The Department of Agriculture (DA) said that it would keep implementing the minimum access volume (MAV) amid negotiations for the extension of the country’s quantitative restriction (QR) on rice.
Agriculture Secretary Proceso Alcala said that rice imports outside MAV will be slapped with higher tariff to protect local farmers from the influx of cheaper rice. The trade barrier expired in June this year.
“So far, there’s no opposition to our continued imposition of MAV. I think other rice producing countries were more interest in the negotiations for the extension of the quantitative restriction on rice,” he added.
MAV refers to the minimum volume of farm produce allowed to enter into the Philippines at reduced tariffs. In the previous QR extension, the Philippines agreed to increase its minimum access volume for rice to about 350,000 metric tons, and reduced tariffs on rice to 40 percent from the previous 50 percent.
Manila has been lobbying with its Southeast Asian neighbors and other major trade partners for the retention of the QR on rice, which will expire by June 30, citing the need to prepare Filipino farmers for international trade and to achieve rice self-sufficiency.
An extension of the quantitative restriction will allow the Philippines to limit the volume of rice that can be imported by the government every year, preventing the influx of cheap rice from other countries.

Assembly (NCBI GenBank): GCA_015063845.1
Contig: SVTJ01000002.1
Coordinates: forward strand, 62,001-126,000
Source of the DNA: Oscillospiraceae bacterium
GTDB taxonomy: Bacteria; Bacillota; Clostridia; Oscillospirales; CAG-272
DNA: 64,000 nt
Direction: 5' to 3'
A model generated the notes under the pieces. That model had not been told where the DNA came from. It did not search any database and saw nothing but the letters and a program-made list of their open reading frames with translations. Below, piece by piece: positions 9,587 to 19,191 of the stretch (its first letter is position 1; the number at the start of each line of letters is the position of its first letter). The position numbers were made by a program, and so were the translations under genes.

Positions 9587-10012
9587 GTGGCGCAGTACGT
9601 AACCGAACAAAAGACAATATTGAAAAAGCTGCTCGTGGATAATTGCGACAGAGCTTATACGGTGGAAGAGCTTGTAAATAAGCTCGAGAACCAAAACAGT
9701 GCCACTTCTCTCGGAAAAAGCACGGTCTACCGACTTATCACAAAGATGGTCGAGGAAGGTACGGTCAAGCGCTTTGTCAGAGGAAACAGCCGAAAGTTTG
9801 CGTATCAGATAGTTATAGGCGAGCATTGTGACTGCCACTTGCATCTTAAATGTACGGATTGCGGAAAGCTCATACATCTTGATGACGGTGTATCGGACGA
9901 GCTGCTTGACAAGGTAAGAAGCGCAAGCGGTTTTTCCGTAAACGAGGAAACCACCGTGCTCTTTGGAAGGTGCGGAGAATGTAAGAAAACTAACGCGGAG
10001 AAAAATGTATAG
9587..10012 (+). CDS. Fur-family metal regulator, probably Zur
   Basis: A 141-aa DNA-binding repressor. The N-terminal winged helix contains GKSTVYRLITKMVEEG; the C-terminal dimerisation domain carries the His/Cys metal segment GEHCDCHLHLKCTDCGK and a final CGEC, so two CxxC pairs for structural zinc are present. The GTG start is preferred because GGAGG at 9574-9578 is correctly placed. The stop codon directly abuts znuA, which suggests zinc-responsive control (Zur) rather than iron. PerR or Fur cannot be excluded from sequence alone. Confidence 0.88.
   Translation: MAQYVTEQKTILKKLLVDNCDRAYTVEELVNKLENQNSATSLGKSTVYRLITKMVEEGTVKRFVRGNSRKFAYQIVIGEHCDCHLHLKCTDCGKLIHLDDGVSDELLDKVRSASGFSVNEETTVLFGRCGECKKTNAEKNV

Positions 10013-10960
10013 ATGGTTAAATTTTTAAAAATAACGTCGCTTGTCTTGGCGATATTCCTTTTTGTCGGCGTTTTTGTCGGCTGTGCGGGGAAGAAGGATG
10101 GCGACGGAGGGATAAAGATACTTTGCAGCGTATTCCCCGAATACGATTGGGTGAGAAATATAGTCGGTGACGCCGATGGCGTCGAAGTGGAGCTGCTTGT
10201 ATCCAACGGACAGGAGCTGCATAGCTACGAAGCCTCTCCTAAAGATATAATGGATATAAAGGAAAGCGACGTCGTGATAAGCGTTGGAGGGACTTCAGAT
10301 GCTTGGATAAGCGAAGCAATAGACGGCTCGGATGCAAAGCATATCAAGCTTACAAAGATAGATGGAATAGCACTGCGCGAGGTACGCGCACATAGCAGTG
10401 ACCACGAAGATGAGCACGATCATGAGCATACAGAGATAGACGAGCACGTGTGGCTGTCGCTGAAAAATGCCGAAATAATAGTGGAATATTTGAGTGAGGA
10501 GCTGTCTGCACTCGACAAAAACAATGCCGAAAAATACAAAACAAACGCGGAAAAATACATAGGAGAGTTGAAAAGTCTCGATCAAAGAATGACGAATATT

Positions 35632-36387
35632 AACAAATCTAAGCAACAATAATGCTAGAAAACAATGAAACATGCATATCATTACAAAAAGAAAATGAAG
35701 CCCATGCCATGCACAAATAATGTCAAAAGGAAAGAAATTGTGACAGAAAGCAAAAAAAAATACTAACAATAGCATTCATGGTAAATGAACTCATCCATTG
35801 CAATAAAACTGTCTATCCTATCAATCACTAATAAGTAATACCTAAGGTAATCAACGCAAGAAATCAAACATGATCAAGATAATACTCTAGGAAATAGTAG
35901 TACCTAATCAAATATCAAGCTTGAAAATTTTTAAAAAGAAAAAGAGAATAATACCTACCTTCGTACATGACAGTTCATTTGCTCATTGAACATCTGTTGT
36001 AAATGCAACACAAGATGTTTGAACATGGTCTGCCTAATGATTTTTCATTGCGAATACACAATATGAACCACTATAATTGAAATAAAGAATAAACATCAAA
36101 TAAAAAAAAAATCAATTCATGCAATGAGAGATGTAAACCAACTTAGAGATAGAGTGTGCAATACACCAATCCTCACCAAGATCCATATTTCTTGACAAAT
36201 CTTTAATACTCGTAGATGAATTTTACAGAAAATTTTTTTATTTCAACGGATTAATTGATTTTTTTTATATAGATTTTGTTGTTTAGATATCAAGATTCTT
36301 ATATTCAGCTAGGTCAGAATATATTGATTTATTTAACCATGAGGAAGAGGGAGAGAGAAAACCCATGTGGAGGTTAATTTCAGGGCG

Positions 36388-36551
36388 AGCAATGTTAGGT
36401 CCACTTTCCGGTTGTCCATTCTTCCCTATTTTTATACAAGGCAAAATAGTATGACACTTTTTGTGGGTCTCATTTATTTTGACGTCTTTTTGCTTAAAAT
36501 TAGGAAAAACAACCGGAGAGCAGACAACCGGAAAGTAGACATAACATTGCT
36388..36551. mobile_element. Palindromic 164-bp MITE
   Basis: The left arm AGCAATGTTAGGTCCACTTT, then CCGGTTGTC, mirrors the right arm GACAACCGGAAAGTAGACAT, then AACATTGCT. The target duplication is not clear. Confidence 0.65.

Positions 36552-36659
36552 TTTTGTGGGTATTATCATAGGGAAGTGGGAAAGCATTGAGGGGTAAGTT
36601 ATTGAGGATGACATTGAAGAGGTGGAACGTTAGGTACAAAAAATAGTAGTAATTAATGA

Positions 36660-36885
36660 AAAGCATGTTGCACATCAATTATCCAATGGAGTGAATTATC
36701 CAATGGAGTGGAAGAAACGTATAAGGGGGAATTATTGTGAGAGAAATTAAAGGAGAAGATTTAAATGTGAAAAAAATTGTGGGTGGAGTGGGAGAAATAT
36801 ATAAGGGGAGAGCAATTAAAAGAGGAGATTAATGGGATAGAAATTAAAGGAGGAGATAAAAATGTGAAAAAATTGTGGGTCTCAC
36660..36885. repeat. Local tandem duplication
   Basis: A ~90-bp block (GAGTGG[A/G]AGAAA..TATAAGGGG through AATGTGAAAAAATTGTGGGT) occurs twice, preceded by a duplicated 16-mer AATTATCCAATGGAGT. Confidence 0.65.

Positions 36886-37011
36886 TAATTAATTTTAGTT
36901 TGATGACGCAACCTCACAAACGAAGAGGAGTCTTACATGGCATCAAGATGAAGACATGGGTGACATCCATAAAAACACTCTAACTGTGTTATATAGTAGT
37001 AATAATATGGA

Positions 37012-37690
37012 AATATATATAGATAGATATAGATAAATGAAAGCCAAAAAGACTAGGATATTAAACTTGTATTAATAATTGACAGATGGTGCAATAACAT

The government is asking for a five-year extension, but may only get another three-year extension like that of Korea.
“We are asking until 2015, but at the rate of the negotiation process, it may take as long before we complete all discussions,” Alcala said.
For the Philippines to get the nod on the QR extension, rice-producing countries affected by the restriction can request for concessions/market access for the importation of certain products—not limited to rice. The DA chief noted that only Vietnam wants an allocation under the country-specific rice importation quota of the MAV in exchange for support to the Philippines’ bid for the extension of its QR on rice imports.
“At present, only Vietnam has expressed intention to negotiate for the extension,” Alcala said.
“The negotiations for QR are still ongoing. We are now evaluating the request of Vietnam to be included in the country-specific quota under the minimum access volume (MAV),” he added.
At present, Manila has a country-specific quota for Thailand with an allocation of 98,000 MT for this year, China with 25,000 MT, India with 25,000 MT and Australia with 15,000 MT. Meanwhile, Alcala said that they are also studying the possibility of imposing tariff on rice should the World Trade Organization reject their request for the extension of the QR.
“We can also impose tariff on rice. But we are still studying the legal side of the issue. For now, we will keep implementing the minimum access volume,” he said.